So much has happened these last several weeks, so I will attempt to quickly hit the highlights.
|My 5 a.m. running crew. |
They are up to running12 milers!
2. I am getting fit. After spending 12 weeks on the injured reserve list, I was not sure how much fitness I had lost. I didn't completely stop running during that period, but not being able to run longer than 4-6 miles at a time takes a toll. These past four weeks, I have been able to execute my plan as written and it has not been easy! Whereas at the beginning of the month, I couldn't run over 8 miles, this month I've run four, 12+ mile runs! So, exciting. Two of those runs had 10 miles of marathon pace (MP) in the middle. I was nervous about these workouts given how little longer running I had done in the preceding 3 months. I was shocked when I ran the first 10-mile MP workout in 1:04:30. It felt awesome and my heart rate was well within the marathon zone (for me, anyway). Last weekend, I ran 13 miles with 10 miles at MP and was thrilled to run that in 1:03:10 for the 10 miles with the same average heart rate as the workout two weeks before. My interval workouts are becoming speedier as well each week. Clearly, I didn't lose much fitness during the time I was injured. I wonder about this since my mileage was so low, AND I decided not to cross train. This was a big change for me. I typically work my butt off cross training when injured, but I ran across a video of Coach Jack Daniels discussing cross training during injury, and it resonated with me. Of course being able to do some running and being able to do speed work were huge factors keeping me from going crazy. So, not cross training was palatable. Oh, and my Garmin 620 is a dream. Last time I mentioned that it was not quite reporting accurate VO2Max results, but that changed this month. As of today, my VO2Max is now at 59! That's actually pretty darn close to where I think it should be given my workouts and heart rates, though it might be a bit on the high side.
3. Next Marathon? Right now, I am running ~50 miles per week with a long run of 12-13 miles. I am signed up for the Napa Valley Marathon on March 2nd. The math reveals that I have about eight weeks to go before that race. It's hard for me to picture a world where I can be ready to run sub-2:43 in eight weeks given where I am now. I actually feel really confident about my fitness, especially after running 10 miles at very close to goal marathon pace last week. However, I am not used to having so little weekly mileage and long run mileage under my belt at this point in a training cycle. On one hand, I feel like I should take advantage of the fitness leaps I'm making and just see how far I can get in the next month or so. I will absolutely not push my training to a point that will injure me, but maybe I don't need all the mileage and long runs. Could I run a marathon PR off of a max of 70 mpw and few if any 20 milers? My friend Jen reminded me that I have years of endurance under my belt and maybe I don't really need to work on that aspect of my training for this next race. It is a leap of faith. I have toyed with the idea of pushing my next marathon race to the Modesto Marathon, 3 weeks later, or even Boston in April. With Boston, I am waiting to hear whether I can gain entry into the elite women's field. The cut off is 2:48 for masters runners and I ran 2:48:50 in Eugene. They will give the remaining elite entries to those not meeting the standard, but I have been told they won't reveal this list until late January at the earliest and early March at the latest. Maybe a little too late for planning purposes.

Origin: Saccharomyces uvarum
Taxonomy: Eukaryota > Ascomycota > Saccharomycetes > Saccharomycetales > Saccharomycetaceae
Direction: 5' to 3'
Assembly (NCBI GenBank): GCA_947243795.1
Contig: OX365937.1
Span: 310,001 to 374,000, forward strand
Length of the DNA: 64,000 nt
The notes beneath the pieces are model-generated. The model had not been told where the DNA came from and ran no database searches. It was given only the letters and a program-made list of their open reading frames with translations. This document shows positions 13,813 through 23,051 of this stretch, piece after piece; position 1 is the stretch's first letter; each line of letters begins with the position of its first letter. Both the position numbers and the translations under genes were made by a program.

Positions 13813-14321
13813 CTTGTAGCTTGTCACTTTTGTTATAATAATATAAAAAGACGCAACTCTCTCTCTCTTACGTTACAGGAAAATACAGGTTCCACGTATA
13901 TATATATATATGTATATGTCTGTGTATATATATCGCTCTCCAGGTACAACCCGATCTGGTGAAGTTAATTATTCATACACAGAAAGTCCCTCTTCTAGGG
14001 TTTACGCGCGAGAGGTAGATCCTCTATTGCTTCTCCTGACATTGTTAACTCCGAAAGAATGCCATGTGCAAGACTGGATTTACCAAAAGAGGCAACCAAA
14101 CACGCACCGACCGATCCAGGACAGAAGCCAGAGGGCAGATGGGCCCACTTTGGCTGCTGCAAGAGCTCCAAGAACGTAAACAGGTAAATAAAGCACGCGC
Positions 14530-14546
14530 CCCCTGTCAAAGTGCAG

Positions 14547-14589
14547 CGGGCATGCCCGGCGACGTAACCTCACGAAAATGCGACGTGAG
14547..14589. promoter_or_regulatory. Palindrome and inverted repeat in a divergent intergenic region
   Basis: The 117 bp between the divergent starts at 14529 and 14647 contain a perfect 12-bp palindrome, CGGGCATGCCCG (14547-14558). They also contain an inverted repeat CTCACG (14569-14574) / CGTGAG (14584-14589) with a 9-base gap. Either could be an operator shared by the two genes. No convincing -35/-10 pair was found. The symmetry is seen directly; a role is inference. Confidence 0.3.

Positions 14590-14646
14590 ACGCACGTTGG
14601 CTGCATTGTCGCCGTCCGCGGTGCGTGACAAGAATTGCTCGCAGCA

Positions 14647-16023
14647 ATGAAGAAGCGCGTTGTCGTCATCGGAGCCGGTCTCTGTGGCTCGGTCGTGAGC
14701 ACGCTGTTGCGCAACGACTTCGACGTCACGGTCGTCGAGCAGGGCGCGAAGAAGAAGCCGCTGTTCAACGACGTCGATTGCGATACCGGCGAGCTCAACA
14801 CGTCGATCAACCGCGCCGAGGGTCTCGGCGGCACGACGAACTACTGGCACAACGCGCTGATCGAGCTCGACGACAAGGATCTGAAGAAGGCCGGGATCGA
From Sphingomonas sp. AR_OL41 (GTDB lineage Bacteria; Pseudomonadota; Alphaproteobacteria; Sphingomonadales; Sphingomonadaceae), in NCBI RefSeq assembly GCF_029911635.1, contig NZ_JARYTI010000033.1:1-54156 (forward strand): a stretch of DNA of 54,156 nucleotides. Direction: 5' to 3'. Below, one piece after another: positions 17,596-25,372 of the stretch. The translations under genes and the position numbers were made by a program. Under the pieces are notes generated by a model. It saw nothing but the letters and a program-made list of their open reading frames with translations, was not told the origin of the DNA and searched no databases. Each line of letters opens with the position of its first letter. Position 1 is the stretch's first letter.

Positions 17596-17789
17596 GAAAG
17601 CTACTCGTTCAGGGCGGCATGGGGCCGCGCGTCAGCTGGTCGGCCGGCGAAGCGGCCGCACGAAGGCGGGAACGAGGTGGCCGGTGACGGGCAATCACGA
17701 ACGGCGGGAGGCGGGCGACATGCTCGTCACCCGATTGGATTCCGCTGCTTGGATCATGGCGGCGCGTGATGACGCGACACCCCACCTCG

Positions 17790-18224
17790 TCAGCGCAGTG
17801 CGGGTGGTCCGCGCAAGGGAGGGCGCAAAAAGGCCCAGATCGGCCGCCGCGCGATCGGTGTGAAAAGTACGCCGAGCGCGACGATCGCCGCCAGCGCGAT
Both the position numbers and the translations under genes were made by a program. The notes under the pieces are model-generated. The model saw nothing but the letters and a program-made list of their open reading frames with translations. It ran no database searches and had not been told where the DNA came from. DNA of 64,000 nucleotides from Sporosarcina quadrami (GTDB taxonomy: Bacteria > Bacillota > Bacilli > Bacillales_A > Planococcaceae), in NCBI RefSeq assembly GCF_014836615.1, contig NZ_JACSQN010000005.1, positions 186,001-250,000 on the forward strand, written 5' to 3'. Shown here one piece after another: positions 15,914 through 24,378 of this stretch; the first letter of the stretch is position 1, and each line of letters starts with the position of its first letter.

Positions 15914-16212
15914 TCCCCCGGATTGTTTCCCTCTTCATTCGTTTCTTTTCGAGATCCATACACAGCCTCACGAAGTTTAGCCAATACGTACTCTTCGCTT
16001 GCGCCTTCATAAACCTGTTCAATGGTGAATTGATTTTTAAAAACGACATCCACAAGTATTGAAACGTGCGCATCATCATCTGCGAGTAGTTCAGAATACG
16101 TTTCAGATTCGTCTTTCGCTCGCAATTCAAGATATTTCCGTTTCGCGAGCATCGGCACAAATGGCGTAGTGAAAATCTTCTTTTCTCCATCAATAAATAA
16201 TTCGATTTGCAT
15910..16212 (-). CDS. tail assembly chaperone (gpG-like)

4. Coaching. I recently jumped in the USATF Level 1 Coaches' training because it was being taught locally, and I wanted to be credentialed, officially. It was a serious time commitment, but I decided it was well worth it since I really enjoy coaching. I actually learned a ton from this course even though it was very focused on youth and track and field events. My coaching side business is soaring right now and I am having so much fun with the athletes that I help. I am learning so much from them and am grateful to have the time to be able to work with them. I have pretty much reached my limit in terms of number of athletes I can handle at this point. I might be slightly over, but that just means I sleep a little less.
The Coaches' training also gave me a goal for 2014. There was much talk about the pistol squat being this magical exercise that every athlete should be able to do. When I asked the trainers to demonstrate, not really knowing what it was, they looked at me sheepishly and pointed at someone else to demo the move. Once I saw what it entailed, I realized why they couldn't demonstrate it. It's hard! There are so many aspects of strength and flexibility needed to do this move. So, I decided it would become my strength-training focus for 2014. I am doing progressive training to get there, but it is going to happen! The Genius thinks I'll have it in a few months but my big limiting factor is my ankle flexibility. I will work on that and be pistol squatting to impress the masses soon enough. Here's a video of some knucklehead doing pistol squats, but it's really the most impressive example I could find.
Happy New Year Everyone!